When Premium Products Become Premium Problems
By Jon Hanson, CPIM
A Minneapolis startup company hoped to jump-start its new line of baking products by using a brand-new marketing strategy called incentives. It was 1929 and the General Mills Company had just created Betty Crocker to help build awareness. To motivate customers and create loyalty, they invented box-top coupons that could be redeemed for Oneida silver-plated flatware.
It was a simple marketing idea that many believe started the $46 billion premium and incentive industry! General Mills used Oneida incentive merchandise for the next 77 years. It resulted in millions of beautiful table settings and billions of dollars in worldwide sales. The program filled American kitchens with the smell of fresh baking, and it filled the heads of ingenious marketing pros with new ways to build loyalty, motivate employees and reap new profits. The simple campaign energized shoppers and launched a local food processing company on the path to become an industry giant.
The incentive program worked well partly because General Mills used just one supplier, and Oneida offered just one pattern of flatware that was updated only once. The consumers' incentive choice was knife, fork or spoon.
Fast-forward to a new century and a world filled with savvy consumers, stressed employees, companies trying to cut through clutter and incentive programs offering thousands of choices. Today's marketers face a world of new media, new marketing tools, new customers and the ongoing objective of building business success as efficiently as possible.
Through the years, the one marketing strategy delivering measurable "bang for the buck" remains the motivation program that features a collection of desirable brand-name products. Since the early days of Betty Crocker, the concept of reward, recognition and incentives has taken on increasing significance. Business has learned that if their issue is motivation, the answer just might be brand-name products offered in an innovative incentive program. It worked during the depression and through several wars, and it continues to perform today.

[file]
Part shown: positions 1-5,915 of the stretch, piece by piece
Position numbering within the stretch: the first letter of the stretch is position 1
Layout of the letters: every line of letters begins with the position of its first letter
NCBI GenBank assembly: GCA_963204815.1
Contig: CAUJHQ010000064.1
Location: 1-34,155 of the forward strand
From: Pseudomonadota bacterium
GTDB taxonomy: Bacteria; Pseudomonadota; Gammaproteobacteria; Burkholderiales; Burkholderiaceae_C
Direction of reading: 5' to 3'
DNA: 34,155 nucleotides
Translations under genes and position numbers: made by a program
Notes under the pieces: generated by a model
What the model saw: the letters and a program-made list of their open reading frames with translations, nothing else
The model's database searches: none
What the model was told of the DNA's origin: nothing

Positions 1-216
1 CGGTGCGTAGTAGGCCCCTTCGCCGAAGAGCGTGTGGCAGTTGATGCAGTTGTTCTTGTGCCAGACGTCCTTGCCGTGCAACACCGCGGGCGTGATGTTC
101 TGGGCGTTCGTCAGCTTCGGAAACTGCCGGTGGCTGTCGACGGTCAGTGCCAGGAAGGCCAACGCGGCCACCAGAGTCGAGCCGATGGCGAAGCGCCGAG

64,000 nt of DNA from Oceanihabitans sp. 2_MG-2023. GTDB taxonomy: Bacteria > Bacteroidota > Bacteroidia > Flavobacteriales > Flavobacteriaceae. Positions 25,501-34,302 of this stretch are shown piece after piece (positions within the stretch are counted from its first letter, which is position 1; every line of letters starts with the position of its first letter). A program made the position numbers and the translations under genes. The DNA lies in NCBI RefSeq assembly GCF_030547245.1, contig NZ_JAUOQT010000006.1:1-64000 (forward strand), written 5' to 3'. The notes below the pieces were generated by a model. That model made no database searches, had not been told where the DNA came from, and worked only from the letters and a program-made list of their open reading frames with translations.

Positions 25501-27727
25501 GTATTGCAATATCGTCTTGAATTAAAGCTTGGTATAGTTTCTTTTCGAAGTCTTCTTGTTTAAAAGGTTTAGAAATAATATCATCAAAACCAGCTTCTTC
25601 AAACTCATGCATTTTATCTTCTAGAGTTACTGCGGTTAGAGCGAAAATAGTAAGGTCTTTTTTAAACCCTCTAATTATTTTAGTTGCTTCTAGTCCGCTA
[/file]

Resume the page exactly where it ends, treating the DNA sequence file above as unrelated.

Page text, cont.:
But as powerful as incentive merchandise can be as a behavior tool, it also has a dark side: the pesky inverse rule of demand and supply. It seems that about the time an employee or customer is ready to demand their incentive reward, the product is discontinued and the supply goes away. And as the prize goes unshipped, so does a big dose of the motivation.
If you look at today's consumer products marketplace you'll find clues to the source of the supply problem. To begin, the retail consumer market demands constant innovation and that means a continual supply of new merchandise. This pressure to be fresh and new puts additional strain on supplier inventories as the old is replaced by the new. The speed of these product replacements is numbing with some traditional merchandise undergoing upgrades several times a year.
Secondly, the majority of the products we use in incentive programs are manufactured and assembled elsewhere. That means lead times are stretched and the inventory for many suppliers is in the hull of foreign freighters.
The ability to warehouse products has another dimension. Inventory is expensive to acquire and maintain. With "just in time" becoming the management standard, a supplier's ability to stock products in sufficient quantities to meet retail and incentive demands becomes an increasing challenge. This is why professional incentive buyers say their number-one problem is not selecting the merchandise, but coping with discontinued products. Too often they don't discover that a product can't be redeemed until the customers start ordering the merchandise. And by then, the motivation program is nearly over and little time is available to find a replacement.